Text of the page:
Iowa students move to new site for archaeology

Iowa City, Iowa (AP) May 2011

University of Iowa anthropologists and students will seek artifacts left by prehistoric American Indians at an Iowa City park.

The Iowa City Council gave approval for small-scale excavations in what is now Hickory Hill Park. The Office of the State Archaeologist will help with the excavation, which will run from May 16 to June 3, according to the Iowa City Press-Citizen.

The work is part of the university’s annual field school. For decades it was conducted at Plum Grove Historic Site in Iowa City, but University of Iowa anthropology professor Margaret Beck says they decided to move to another spot this year.

The university team will follow the lead of Jack Musgrove of the State Department of History and Archives.

In 1960, Musgrove unearthed a number of prehistoric ceramic pieces. The collection has been held by the Office of the State Archaeologist since.

“There’s certainly stuff out there,” said Bill Whittaker of the Office of the State Archaeologist, which is housed at UI. “The question is whether we will find it because the park is pretty big. We’re going to spend a lot of time teaching students the basics. The point of a field school isn’t necessarily to find anything, it’s to give the students good experience and teach them about archaeology.”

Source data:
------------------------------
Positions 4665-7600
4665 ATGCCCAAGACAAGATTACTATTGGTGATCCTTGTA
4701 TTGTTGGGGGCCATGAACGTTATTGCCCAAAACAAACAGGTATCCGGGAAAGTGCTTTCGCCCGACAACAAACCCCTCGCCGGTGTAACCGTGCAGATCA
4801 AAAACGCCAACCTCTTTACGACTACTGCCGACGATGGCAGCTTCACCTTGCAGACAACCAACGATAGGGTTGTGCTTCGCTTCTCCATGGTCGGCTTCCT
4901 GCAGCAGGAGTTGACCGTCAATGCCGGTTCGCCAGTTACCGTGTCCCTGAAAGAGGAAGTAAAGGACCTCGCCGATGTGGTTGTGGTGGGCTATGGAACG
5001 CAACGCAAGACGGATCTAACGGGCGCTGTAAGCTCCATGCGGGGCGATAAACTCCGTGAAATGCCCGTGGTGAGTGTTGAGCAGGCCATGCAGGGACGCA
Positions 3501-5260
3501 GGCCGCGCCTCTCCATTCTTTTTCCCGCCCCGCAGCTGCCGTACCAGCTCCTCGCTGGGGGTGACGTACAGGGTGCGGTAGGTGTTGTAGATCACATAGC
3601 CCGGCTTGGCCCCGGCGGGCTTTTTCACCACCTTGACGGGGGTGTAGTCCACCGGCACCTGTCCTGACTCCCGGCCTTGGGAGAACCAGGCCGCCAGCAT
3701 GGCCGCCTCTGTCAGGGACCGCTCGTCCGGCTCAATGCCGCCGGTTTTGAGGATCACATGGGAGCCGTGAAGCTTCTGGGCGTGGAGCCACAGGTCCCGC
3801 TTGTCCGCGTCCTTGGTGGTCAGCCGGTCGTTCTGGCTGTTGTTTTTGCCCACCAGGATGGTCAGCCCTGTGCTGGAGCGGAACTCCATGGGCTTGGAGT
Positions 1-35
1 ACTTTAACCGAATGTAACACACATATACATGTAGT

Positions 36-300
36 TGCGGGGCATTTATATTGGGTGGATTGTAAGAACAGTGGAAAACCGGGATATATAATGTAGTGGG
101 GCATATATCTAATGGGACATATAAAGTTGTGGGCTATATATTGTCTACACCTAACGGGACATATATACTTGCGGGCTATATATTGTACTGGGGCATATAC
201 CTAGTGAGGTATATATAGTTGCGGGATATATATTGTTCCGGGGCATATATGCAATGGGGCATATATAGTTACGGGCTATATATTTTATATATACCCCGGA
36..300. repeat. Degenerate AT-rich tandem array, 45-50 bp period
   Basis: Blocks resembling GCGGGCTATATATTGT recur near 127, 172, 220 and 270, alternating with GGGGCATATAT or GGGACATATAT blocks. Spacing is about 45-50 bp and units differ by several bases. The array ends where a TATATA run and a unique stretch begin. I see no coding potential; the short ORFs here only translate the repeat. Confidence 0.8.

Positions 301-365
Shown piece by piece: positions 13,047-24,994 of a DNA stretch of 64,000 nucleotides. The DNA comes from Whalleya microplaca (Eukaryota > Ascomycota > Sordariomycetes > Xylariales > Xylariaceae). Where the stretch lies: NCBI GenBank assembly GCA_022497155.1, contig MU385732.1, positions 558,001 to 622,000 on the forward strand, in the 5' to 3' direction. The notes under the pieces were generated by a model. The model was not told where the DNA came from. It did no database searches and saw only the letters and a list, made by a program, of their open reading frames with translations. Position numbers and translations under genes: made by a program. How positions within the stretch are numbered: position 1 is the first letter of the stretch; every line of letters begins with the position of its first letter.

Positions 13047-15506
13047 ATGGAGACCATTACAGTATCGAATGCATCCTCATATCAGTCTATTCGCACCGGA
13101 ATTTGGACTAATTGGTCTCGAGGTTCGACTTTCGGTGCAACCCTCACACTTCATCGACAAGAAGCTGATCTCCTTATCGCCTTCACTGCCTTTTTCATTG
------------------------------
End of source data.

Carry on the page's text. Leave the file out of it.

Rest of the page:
The team of roughly 16 students plus instructors isn’t yet sure exactly where to dig.

Musgrove is said to have found the pottery pieces – dated to the Woodland Period, 500 B.C. to A.D. 1000 – along a creek behind a cemetery in what is now the western portion of the 185-acre park. But the exact location of Musgrove’s excavation is unknown, so the field study team will dig into the ground with augers to try to determine where to dig in earnest.

The field school was established in the 1970s and had traditionally been at Plum Grove in Iowa City, the former homestead of Iowa’s first territorial governor, Robert Lucas.

Beck said that Hickory Hill presented a nearby location that would yield a broad range of learning experiences.

Johnson County Historical Society curator Leigh Ann Randak said that in earlier decades of farming in the area, it wasn’t uncommon for a landowner to stumble across ancient artifacts in their fields. At her museum, for instance, is a collection of prehistoric tools from a local farm that date to the Paleo-Indian Period, or 13,000 B.C. to 7,900 B.C.

An organized dig at a site like Hickory Hill, however, could yield more information for researchers, Randak said.

“You can learn a little bit more because they’re able to keep track of where things were found and determine how deep and what the setting is,” Randak said. “The context is really important.”



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